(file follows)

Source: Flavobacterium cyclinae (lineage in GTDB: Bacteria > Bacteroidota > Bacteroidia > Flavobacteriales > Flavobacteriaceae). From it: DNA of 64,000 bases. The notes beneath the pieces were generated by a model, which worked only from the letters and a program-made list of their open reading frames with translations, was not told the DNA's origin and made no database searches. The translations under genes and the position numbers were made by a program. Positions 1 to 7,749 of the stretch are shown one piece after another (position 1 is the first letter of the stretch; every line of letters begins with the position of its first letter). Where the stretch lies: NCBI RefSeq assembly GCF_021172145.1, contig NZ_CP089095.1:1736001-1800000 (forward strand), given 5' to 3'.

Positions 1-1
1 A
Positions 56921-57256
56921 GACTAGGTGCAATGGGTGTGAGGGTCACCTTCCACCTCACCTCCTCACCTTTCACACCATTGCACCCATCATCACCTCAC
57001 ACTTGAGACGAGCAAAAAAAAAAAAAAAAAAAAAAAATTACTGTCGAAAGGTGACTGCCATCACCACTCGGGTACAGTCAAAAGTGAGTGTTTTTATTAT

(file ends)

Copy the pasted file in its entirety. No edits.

Source: Flavobacterium cyclinae (lineage in GTDB: Bacteria > Bacteroidota > Bacteroidia > Flavobacteriales > Flavobacteriaceae). From it: DNA of 64,000 bases. The notes beneath the pieces were generated by a model, which worked only from the letters and a program-made list of their open reading frames with translations, was not told the DNA's origin and made no database searches. The translations under genes and the position numbers were made by a program. Positions 1 to 7,749 of the stretch are shown one piece after another (position 1 is the first letter of the stretch; every line of letters begins with the position of its first letter). Where the stretch lies: NCBI RefSeq assembly GCF_021172145.1, contig NZ_CP089095.1:1736001-1800000 (forward strand), given 5' to 3'.

Positions 1-1
1 A
Positions 56921-57256
56921 GACTAGGTGCAATGGGTGTGAGGGTCACCTTCCACCTCACCTCCTCACCTTTCACACCATTGCACCCATCATCACCTCAC
57001 ACTTGAGACGAGCAAAAAAAAAAAAAAAAAAAAAAAATTACTGTCGAAAGGTGACTGCCATCACCACTCGGGTACAGTCAAAAGTGAGTGTTTTTATTAT